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Dishcraft Robotics is using robots to save reopening restaurants from creating more waste

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Dishcraft Robotics has a simple pitch to corporate kitchens and restaurants that could potentially save tons of single use plastic, non-compostable takeout containers, dishware and cutlery from ending up landfills.

Use its cleaning service that will drop off all the clean, reusable dishware and cutlery a restaurant or corporate kitchen could possibly need in the morning and pick up all the dirty dishes, cups and silverware that the foodservice location uses throughout the day.

“In this model we take care of the collection and cleaning of dishes,” said Linda Pouliot, the company’s founder and chief executive officer.

That’s the offer. Behind the scenes the company will use its compliment of robots that can clean up 10,000 pieces of dishware or cutlery to quickly and efficiently clean up the mess.

The restaurants, Pouliot says, have more inventory than they could possibly need — even as Dishcraft only runs one drop-off and pick up service throughout the day at corporate offices.

The company has just announced a $20 million round of funding that will expand its service beyond the corporate kitchen and into communities that are worried about the waste produced by the explosion in takeout that’s occurred as a result of the COVID-19 epidemic.

A green business model is at the heart of Dishcraft’s new pitch. The company launched in June of last year with a massive dishwashing robot that it was debating selling to kitchens around the country. Now it’s settled on a services approach that makes its robotic-powered dishwashers an easier sell to businesses. “We saw that cloud kitchens took off… we’re the same. We’re cloud dishwashing,” said Pouliot.  

The company has a collection system that works in a 25 mile radius and uses biodiesel to power its fleet of trucks that pickup and deliver the clean dishes, according to Pouliot.

The founder of an automated floor cleaning robotic service, Neato Robotics, Pouliot has a long history of applying high tech solutions to real world problems.

Along with co-founder Paul Birkmeyer, the company’s chief technology officer and a former employee of SRI International, Pouliot founded Dishcraft in 2015. The two discussed the opportunity for a robotics business cleaning dishes over lunch at a restaurant. The restaurant’s dishwasher had called out sick for the day and the head chef came over to spend a few minutes with the two entrepreneurs discussing the pains of the dishwashing business, Pouliot recalled.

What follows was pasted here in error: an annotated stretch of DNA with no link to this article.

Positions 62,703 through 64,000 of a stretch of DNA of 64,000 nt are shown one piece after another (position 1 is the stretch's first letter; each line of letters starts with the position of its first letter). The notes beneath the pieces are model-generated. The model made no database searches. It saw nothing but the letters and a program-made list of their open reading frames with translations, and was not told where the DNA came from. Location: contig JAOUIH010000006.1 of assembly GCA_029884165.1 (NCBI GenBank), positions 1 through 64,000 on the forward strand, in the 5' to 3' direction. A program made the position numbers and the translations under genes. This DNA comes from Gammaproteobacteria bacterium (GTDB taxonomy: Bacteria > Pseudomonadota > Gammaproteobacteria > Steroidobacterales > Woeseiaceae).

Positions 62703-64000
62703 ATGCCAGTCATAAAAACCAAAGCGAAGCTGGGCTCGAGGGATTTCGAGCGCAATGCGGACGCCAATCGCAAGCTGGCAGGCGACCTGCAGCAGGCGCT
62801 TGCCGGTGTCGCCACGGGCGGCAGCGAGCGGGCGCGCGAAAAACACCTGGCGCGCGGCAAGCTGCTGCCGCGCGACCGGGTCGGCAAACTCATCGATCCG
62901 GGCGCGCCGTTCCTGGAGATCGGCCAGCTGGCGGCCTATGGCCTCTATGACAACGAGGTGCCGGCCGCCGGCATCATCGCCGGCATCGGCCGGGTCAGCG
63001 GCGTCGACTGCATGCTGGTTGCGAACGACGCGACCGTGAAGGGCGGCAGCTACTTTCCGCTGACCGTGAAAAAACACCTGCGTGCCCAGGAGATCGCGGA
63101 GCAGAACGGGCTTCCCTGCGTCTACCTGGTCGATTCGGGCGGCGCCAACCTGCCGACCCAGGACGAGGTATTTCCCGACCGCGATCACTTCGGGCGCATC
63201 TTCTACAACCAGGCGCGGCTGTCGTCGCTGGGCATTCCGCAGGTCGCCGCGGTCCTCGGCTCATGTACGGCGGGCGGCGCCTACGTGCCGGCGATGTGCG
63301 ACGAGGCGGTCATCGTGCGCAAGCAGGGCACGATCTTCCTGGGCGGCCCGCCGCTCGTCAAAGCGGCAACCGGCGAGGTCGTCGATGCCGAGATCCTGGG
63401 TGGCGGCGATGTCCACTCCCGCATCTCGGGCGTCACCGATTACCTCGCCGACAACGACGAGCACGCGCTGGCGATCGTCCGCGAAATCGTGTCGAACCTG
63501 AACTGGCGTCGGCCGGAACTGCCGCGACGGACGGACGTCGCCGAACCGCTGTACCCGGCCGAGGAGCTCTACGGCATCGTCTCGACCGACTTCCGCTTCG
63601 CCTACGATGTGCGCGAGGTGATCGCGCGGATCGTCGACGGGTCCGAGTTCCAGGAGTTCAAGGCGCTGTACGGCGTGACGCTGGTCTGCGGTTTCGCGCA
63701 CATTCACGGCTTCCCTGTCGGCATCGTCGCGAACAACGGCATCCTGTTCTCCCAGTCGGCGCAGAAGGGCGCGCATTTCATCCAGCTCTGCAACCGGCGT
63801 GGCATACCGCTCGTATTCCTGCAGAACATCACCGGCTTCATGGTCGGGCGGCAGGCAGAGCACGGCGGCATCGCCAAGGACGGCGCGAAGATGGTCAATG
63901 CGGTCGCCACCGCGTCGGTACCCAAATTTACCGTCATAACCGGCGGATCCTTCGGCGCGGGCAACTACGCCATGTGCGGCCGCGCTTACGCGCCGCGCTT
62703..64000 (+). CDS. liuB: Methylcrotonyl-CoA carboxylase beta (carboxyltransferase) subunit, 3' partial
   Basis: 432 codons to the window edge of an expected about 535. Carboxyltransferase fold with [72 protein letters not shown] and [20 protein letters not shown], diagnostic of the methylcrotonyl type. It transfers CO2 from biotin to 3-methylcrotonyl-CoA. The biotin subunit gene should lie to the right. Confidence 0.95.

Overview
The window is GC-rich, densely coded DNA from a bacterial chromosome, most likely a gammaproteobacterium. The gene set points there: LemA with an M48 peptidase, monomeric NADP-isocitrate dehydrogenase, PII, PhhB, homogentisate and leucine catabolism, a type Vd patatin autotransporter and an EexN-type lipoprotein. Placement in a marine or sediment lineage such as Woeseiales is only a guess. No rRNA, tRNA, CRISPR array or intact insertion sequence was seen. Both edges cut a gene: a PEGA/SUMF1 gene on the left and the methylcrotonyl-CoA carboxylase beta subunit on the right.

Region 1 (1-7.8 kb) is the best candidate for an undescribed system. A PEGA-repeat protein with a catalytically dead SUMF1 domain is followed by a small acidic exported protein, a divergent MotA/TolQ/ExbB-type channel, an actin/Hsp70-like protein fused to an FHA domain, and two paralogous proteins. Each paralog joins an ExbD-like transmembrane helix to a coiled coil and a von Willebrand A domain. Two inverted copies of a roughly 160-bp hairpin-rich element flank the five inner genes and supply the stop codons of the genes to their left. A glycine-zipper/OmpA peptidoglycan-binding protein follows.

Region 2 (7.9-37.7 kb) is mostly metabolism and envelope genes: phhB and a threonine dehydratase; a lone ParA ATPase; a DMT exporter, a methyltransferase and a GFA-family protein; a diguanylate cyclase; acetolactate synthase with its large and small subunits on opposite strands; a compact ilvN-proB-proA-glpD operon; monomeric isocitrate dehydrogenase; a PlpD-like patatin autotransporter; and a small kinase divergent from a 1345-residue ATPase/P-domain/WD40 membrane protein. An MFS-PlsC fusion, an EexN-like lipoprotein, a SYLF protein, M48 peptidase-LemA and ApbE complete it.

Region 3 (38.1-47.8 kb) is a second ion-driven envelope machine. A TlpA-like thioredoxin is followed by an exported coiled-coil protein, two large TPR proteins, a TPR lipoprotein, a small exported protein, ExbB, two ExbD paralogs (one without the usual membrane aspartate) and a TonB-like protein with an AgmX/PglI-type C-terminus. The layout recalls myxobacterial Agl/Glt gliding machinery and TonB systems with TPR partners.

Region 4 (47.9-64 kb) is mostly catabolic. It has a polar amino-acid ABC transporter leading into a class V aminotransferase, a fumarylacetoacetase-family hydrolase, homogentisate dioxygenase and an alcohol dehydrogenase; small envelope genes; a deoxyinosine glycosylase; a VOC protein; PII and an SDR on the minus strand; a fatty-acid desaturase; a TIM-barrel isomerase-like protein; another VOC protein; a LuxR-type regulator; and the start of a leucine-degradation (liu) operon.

The company’s technology involves the integration of sensors, computer vision, machine learning, UV lighting, and innovative mechanics to autonomously sort, scrub, inspect, and rack dishware, the company said. Plates are cleaned and inspected multiple times using sensors that can spot miniscule particles invisible to the human eye, the company said.

Current customers include Affirm and foodservice company Guckenheimer, and the company said it would announce others soon.

Image credit: Dishcraft Robotics

After an early investment from Lemnos Labs, the company moved from the garage where it had been prototyping its robotic designs and moved into Lemnos’ offices.

Pouliot is a 15 year robotics industry veteran, and after Neato Robotics knew that the cleaning industry represented a special niche for robotics that not many other companies were pursuing.

Dishcraft currently works out of a cleaning facility in San Carlos, Calif. and will use some of the capital it raised to expand the facility as it builds out its to-go solution for cleaning reusable containers. “Communities and cities are interested in more sustainable solutions,” said Pouliot, and that interest is driving demand for Dishcraft.

“For example… Alameda, Calif. has 300 restaurants and 100 have signed up for a zero waste initiative,” Pouliot said, which is creating interest at the city government level for Dishcraft’s services.

“With a cafeteria we have a collection system and every day we pick up the dishwares,” she said. “With cities there will be a specified drop off point and a system that will take all the wares back to our centralized hub and clean them and inspect them and deliver clean wares the following day.”

The new $20 million will be used to expand the number of hubs. Funding for the new round was led by new investor Grit Ventures. Returning investors First Round Capital, Baseline Ventures, Fuel Capital, and Lemnos also participated in the round, according to the company. As a result of the funding, Marc Randolph, co-founder and former CEO of Netflix, and Kelly Coyne, founder and partner at Grit Ventures, will join Dishcraft’s board of directors. 

So far, Dishcraft has raised $46 million in venture funding.

“Even pre-COVID, Dishcraft was on track to be a significant force of disruption in the world of food services,” said Kelly Coyne, founder and partner at Grit Ventures, in a statement. “In recent years, robotics has introduced major operational improvements in traditional industry. In particular, firms like Dishcraft that leverage RaaS (robotics-as-a-service) have been able to rapidly gain traction and sell effortlessly into long-stagnant industries.” 

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